Cambridge Bay and Kugluktuk residents still seeking answers about their sealift orders are hoping to find out Monday if their goods will be flown in or stored in Inuvik.

Cambridge Bay’s Suzanne Maniyogina and her four children don’t have a vehicle. They were expecting their truck, ordered from Hay River, NWT, to arrive by sealift. Now it’s not clear whether it will be shipped by air as the last barge to Cambridge Bay was cancelled. Her children are Tayten and Jeremiah, back, and Graysen and Azalea, front.
photo courtesy of Suzanne Maniyogina

NWT government officials are expected to arrive and meet with residents in Cambridge Bay then. The bureaucrats representing Marine Transporatation Services (MTS) were supposed to show up on Oct. 10 but that turned into a teleconference with Cambridge Bay hamlet council when the GNWT representatives said their charter flight had to be cancelled – just like the last MTS barge into the Kitikmeot.

One of the people waiting to speak to them will be Cambridge Bay’s Suzanne Maniyogina. She ordered a truck from Hay River on sealift and was eager to receive it as she has no other means of transportation. She’s now making finance and insurance payments on the delayed truck, which she says will make life much more convenient for her and her four school-age children.
“I’m the one usually picking them up, dropping them off; bring them to school and come to work,” she said, adding that she has problems with her back, having had surgery in 2016, and frequent walks on slippery snow and ice are hazardous. “It’s not the best, having a bad back. It’s really stressful.”

Maniyogina said she received a phone call on Oct. 10 from a GNWT employee designated to ask some questions about her sealift order but the woman had no answers for her, she said.

She’s worried that her concerns will be overshadowed by those of municipalities and businesses that have hundreds of thousands of dollars in orders.

“I kind of feel like I’m the smallest person losing from all this,” she said.

Wally Schumann, infrastructure minister for the GNWT, told Nunavut News on Oct. 5 that “we’re not going to be hauling in vehicles and stuff like that.” He said vehicles will be placed in a heated storage facility in Inuvik until next year’s sealift.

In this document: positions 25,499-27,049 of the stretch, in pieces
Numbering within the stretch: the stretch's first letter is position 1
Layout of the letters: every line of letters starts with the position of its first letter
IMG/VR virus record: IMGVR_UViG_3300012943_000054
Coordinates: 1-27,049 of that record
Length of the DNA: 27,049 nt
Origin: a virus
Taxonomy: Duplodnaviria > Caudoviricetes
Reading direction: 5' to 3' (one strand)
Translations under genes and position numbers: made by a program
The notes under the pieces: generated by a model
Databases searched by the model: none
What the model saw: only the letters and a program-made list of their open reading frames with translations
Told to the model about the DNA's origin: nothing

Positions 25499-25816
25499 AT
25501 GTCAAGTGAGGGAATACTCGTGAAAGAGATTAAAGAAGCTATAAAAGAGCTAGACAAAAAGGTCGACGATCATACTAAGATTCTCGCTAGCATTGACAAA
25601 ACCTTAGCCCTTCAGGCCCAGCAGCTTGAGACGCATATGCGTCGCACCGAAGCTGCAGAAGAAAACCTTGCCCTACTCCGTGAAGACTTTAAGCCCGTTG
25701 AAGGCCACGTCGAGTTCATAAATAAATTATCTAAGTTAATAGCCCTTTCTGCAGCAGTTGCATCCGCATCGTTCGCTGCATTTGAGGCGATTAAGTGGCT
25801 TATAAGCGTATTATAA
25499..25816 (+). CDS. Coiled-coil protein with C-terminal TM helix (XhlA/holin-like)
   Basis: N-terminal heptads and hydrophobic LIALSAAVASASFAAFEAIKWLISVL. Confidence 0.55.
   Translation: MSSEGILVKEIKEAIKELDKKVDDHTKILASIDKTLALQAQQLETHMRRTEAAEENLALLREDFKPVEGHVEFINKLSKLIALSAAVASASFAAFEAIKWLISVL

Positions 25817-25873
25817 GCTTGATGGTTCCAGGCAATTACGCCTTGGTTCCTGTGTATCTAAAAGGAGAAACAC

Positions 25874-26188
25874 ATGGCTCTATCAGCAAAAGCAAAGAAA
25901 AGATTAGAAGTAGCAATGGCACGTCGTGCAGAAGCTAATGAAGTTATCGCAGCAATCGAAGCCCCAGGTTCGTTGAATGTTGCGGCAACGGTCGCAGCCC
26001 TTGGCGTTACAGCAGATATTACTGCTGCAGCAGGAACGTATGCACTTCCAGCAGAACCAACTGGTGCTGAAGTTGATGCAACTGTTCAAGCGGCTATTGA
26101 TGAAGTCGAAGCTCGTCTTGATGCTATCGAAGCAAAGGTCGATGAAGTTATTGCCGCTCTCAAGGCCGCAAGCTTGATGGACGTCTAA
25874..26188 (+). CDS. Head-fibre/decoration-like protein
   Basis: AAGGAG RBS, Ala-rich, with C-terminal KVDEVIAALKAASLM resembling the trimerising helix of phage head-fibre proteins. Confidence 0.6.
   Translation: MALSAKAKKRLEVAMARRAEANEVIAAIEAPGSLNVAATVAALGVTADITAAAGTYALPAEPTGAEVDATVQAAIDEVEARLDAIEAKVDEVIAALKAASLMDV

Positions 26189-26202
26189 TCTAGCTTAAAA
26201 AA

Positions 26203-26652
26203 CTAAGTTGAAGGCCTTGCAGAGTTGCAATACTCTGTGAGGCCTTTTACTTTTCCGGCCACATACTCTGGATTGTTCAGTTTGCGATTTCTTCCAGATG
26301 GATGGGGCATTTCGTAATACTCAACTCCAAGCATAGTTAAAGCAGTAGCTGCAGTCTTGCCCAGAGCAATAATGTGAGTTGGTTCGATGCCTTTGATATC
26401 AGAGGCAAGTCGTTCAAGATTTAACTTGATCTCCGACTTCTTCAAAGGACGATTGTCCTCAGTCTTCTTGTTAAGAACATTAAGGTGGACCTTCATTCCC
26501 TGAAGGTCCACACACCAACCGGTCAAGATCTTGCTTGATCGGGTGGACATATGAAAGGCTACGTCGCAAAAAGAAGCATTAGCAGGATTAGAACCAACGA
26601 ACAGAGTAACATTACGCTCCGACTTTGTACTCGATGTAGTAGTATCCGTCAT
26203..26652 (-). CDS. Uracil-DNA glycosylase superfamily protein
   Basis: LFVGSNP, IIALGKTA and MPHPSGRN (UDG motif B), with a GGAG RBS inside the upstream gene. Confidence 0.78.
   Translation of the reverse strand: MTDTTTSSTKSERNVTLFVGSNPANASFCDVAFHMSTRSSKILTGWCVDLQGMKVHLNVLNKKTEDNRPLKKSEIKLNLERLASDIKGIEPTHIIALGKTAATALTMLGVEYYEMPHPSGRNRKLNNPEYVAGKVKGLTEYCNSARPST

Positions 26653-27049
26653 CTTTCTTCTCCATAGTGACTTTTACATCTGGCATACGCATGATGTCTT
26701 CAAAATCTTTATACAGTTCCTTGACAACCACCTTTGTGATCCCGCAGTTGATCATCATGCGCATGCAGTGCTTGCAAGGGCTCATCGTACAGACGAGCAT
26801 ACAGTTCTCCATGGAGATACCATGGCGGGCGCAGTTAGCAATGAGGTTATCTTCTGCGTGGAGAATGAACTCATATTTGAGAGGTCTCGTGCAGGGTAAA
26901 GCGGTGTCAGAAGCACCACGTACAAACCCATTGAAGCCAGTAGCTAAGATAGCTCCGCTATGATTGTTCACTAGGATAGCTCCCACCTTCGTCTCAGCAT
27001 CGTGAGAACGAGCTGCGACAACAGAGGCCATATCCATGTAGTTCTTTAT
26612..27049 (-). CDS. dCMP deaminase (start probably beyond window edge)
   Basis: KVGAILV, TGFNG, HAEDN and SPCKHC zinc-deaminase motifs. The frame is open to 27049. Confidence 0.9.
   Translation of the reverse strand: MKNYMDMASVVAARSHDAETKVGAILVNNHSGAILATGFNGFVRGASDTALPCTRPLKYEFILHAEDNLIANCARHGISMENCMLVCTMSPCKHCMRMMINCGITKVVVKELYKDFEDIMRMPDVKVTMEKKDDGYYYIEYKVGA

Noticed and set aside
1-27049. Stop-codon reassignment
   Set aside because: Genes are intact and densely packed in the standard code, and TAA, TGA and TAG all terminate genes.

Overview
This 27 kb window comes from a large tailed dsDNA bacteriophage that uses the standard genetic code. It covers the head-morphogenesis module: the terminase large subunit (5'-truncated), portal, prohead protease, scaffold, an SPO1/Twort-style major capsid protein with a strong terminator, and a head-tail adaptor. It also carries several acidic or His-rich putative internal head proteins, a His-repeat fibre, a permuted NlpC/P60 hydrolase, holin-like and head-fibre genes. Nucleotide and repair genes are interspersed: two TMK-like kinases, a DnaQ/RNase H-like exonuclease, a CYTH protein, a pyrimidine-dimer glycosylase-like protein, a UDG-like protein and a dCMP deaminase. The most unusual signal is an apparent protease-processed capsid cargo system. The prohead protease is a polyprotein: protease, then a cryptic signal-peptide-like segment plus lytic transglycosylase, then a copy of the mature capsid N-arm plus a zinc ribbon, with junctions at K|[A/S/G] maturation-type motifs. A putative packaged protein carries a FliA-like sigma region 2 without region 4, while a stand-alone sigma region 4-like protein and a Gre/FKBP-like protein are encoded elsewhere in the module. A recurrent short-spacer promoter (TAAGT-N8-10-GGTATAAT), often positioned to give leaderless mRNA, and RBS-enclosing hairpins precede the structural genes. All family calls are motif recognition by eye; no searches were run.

That’s not what Maniyogina is hoping to hear.

“If they do that I really hope they step in and at least accommodate me with other means of transportation,” she said. “It’s very frustrating.”

Cynthia Ene, executive director of the Kitikmeot Chamber of Commerce, sat in on the Oct. 10 teleconference. She said GNWT officials were asked about flying vehicles into the community and the response was aircraft services were being arranged last week. After those details have been settled, they said, it will be determined whether any vehicles will go on planes, Ene recalled from the conversation.

“Be transparent. Let people know that so they can make other arrangements,” Ene urged GNWT officials during an interview with Nunavut News. “What value do you place on the quality of life of a Northerner? … I will say that it’s so crucial that they handle this crisis far better in order to talk about servicing people’s needs in a year or two.”

Kitikmeot residents will support more options for sealift service, but that doesn’t necessarily mean it will include MTS, said Ene.

In regards to the weeks of delay for the barge’s sailing date, the Department of Infrastructure indicated that ice conditions also prevented it from sending its vessel earlier in the summer, as scheduled, according to Ene. She said other sealift companies managed to get into Cambridge Bay, so she’s perplexed by that explanation. A copy of MTS’s shipping schedule – to help piece together where and when ships were sailing – was requested during the Oct. 10 teleconference.

Nunavut News’ repeated requests for supplemental information from the GNWT’s Department of Infrastructure elicited no response prior to press deadline last week.

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